Thursday, June 27, 2019

DPW Spotlight Interview: Alice Harpel

Each week we will spotlight a different DPW artist who will give away one of their best paintings. To enter to win Alice's painting "Acrylic spring tulip floral painting impressionism" go to Daily Paintworks and click on the link at the top of the page announcing their interview.

From Alice's DPW Page:


I am a fine artist residing in Crawfordsville, IN. Upon retirement from the Indiana Department of Education, I have created a second career in the fine arts.

Most of my artwork originates from my original photographs, my plein air experiences, and my memory. I paint primarily in oils, acrylics, and pastels and often introduce other elements, such as collage paper, to achieve my desired vibrant colors and texture. (click to read more)

Tell us about how you first started painting.

As a young child and like many artists, I loved art and being creative. Living in the country next to a very small town, art was my entertainment. When I was first married, my husband was convinced he saw talent in the drawings that I would do in my spare time. So, he quickly went out and purchased my first set of art supplies. And that was the beginning of being a self-taught artist.

Did you have any stops or starts in your painting career?

As stated earlier, my start really was when my husband “invested” in all those “bright, new, shiny” art supplies. So convinced of my talent that he was also a willing partner to take some of my paintings to art shows for me when I was “unsure” of this new thing I was doing.

My stops have been the raising of our two children and returning to a teaching career (but not as an art teacher) which then led me to go onto earning a Doctorate in Educational Administration. At that point, I put away my paints and brushes for 35+ years later, only to return to them upon retirement. And about a month before retirement, I ordered $1000 worth of art supplies from websites, and anxiously waited to return to my passion.

Acrylic spring tulip floral painting impressionism
(click to view)

Enter to win by clicking on the link at the top of the DPW home page announcing Alice's interview.

What mediums and genres have you experimented with?

When I first returned to painting, I worked in watercolor, but once I started to work more with acrylics, I became spoiled. My most recent medium for experimentation has been soft pastels.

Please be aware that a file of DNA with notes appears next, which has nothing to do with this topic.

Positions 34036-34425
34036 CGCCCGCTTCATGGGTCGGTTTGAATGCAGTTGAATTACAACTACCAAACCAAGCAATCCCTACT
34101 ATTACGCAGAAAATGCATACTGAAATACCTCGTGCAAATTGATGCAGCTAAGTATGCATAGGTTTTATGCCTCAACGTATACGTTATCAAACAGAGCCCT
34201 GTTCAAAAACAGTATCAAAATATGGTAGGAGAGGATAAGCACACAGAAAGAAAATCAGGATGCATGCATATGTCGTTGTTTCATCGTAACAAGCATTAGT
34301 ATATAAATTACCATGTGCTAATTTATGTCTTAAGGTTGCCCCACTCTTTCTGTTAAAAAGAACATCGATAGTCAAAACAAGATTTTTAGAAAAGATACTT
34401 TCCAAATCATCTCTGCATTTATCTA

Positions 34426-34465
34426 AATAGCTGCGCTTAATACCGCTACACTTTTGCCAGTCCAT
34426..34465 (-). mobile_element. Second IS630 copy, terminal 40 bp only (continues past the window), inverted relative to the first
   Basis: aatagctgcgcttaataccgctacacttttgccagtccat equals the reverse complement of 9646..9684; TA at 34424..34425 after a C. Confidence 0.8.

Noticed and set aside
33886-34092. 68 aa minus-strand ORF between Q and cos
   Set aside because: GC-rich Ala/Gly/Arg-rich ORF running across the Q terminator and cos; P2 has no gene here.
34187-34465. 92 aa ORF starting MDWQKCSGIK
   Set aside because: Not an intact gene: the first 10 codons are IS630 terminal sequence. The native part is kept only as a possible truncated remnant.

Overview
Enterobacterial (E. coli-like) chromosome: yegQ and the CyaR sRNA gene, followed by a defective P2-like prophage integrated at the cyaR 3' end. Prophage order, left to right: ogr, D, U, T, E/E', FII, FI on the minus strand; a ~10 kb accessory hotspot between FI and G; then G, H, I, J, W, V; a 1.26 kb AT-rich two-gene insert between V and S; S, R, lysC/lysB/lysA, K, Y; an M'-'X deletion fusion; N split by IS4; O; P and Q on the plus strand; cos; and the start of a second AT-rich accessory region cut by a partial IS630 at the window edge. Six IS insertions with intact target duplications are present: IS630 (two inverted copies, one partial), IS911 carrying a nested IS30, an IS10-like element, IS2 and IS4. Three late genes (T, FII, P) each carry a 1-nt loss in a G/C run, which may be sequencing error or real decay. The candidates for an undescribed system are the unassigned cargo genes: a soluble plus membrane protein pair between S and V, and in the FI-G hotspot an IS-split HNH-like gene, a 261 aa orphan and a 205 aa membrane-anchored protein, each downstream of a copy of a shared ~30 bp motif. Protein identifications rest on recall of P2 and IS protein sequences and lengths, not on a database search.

The genres that I have experimented with are abstract work and painting figures (little girl ballerinas).

Which ones have “ stuck” and which ones have fallen away?

I no longer do watercolor unless it works as an underpainting for pastels. Acrylics have spoiled me there. I still play with abstracts and create “little girl” ballerina paintings, along with my traditional landscapes and florals.

Sunflower still life acrylic bouquet floral art
(click to view)

Which ones are you looking forward to exploring?

I would like to explore a looser style with my pastels. And I would also like to see how I can combine my acrylics with pastels with my abstract work.

Who or what inspires you most?

Besides the local artists who have made it to the national level, there are several I follow on the Internet. To name a few: Tom Christopher (pastels), Roger Dale Brown (oils), Jill Carver (oils), Nancy Franke (oils).

Oil red barn winter landscape painting
(click to view)

What does procrastination look like for you?

Procrastination---cleaning my studio, cleaning my home,  looking through old art books.

What techniques work to ensure that you make time for your art?

I frequently do an early morning walk where I can clear my mind to focus on the day. I also create a “mind map” at the beginning of each year and refer to it monthly. This pushes me to make time for all aspects of my art.

Sunflower floral flower garden acrylic painting
(click to view)

How do you generally arrive at ideas for your paintings?

Since I live in a rural community, all I need to do is drive down a country road—nothing else is needed. All the beautiful colors that Mother Nature “paints” on her flowers always leads me to creating new floral art. I will enter competitions that have a theme that forces me to think of ideas for new paintings.

How do you keep art “fresh”? What techniques have helped you avoid burnout and keep your work vibrant and engaging?

I like experimenting with new colors and techniques---pushing myself to loosen my style. Even though the initial endeavor might not be successful, the process always leads me to new ideas over time.

Wildflower day lily stream creek meadow painting
(click to view)

What do you feel you are learning about right now as an artist? 

I am analyzing how my pastel painting techniques can help me be a better oil/acrylic artist. I want to see how these pastel ideas can translate to another medium.

What makes you happiest about your art?

I love the process of creating. I also get satisfaction when I “redo” an earlier painting. It is in this process that I can see the techniques I have learned over time that now makes this current work a better piece.

Thanks, Alice!

© 2019 Sophie Marine

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